Many furloughed workers struggle with diminishing savings and rising debts a year into the pandemic although a minority report their money and mental health improving
Much has happened since Chancellor Rishi Sunak announced that the government would pay the wages of millions of workers to avoid unemployment soaring during the pandemic. At the scheme’s peak in May last year, 30% of the workforce was furloughed, although figures for the current lockdown are yet to be released.
After nearly a year with the furlough scheme, new YouGov data shows that, while it likely spared millions of workers from redundancy, those on furlough face their own problems.
Most furloughed workers have seen their income decline, with three quarters (74%) earning less than they normally would. A fifth (21%) receive their normal salary, while 2% get paid more.
Among those who are being paid less, three in ten (28%) say they’re struggling financially as a result. The furlough scheme will remain in place until the end of September, suggesting that the Treasury expects businesses will not need all of their workers back immediately. This could pose a problem for 40% of furloughed workers earning less than normally who say they’re managing for now but may struggle if things continue as they are.
Only three in ten furloughed workers on reduced incomes (29%) are not struggling and won’t be even if they remained furloughed for some time to come.
Many furloughed workers relying on savings to weather COVID-19 pandemic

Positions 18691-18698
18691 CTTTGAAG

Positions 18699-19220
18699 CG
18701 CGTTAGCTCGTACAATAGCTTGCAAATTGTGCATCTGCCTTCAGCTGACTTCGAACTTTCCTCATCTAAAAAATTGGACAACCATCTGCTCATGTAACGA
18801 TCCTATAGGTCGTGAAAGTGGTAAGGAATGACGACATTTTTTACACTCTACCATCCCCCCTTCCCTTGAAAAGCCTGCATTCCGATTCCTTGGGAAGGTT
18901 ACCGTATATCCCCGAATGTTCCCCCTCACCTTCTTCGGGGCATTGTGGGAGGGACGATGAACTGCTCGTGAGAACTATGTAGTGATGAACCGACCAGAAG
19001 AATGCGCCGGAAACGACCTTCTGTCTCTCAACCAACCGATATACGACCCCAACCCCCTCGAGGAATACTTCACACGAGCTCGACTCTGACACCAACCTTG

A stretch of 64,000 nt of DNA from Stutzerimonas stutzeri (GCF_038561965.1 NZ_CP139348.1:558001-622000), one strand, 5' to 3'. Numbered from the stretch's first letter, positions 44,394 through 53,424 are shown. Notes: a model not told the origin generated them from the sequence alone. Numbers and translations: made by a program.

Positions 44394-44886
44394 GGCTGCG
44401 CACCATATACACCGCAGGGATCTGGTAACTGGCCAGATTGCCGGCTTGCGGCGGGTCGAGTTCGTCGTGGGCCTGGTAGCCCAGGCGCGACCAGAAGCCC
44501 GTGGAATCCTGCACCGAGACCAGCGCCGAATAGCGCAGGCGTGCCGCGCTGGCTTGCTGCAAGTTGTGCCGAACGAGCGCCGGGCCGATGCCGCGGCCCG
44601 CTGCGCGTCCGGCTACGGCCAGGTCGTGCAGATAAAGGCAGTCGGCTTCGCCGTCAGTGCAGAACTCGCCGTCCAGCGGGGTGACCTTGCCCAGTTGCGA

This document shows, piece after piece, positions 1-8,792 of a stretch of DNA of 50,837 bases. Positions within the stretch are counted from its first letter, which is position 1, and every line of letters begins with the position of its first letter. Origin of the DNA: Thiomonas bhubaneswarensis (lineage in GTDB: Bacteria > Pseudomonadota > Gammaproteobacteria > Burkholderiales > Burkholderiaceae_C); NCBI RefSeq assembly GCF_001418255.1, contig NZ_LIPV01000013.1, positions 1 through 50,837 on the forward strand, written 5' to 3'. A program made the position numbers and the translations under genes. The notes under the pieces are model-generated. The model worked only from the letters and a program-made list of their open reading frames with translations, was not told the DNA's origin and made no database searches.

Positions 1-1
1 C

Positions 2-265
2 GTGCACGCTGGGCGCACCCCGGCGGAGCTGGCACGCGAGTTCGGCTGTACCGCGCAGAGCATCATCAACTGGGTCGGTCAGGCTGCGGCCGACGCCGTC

The research also shows that the coronavirus crisis has forced close to half of furloughed workers (47%) to tap into their savings. A fifth (22%) have also seen their debts rise, and two in five (41%) report higher household costs.
But some furloughed workers have been able to improve their finances. A quarter (22%) are saving more, while one in eight have reduced their debts (13%), and some 14% have seen a fall in household costs.
Despite many furloughed workers seeing a reduction in their income and some struggling as a result, most (70%) say the generosity of the scheme is about right. A quarter (25%) say it’s not generous enough, and 2% say it’s too generous.
Furloughed men are more likely than furloughed women to say the scheme is insufficient, at 31% vs 18%. Men tend to be the higher earners, which means they’re more likely to hit the £2,500 support ceiling.
Half of furloughed workers report their mental health declining
While two thirds of Britons (64%) said they would rather be paid 80% of their salary and not work at the start of the pandemic, about half of furloughed workers say it’s been detrimental to their mental health. This includes one in eight (12%) who say the impact has been “very negative”.
A quarter of furloughed workers say being furloughed has not had any impact on their state of mind, while a fifth (19%) say it has benefitted their mental health. This includes one in twenty (5%) who say it has been “very positive”.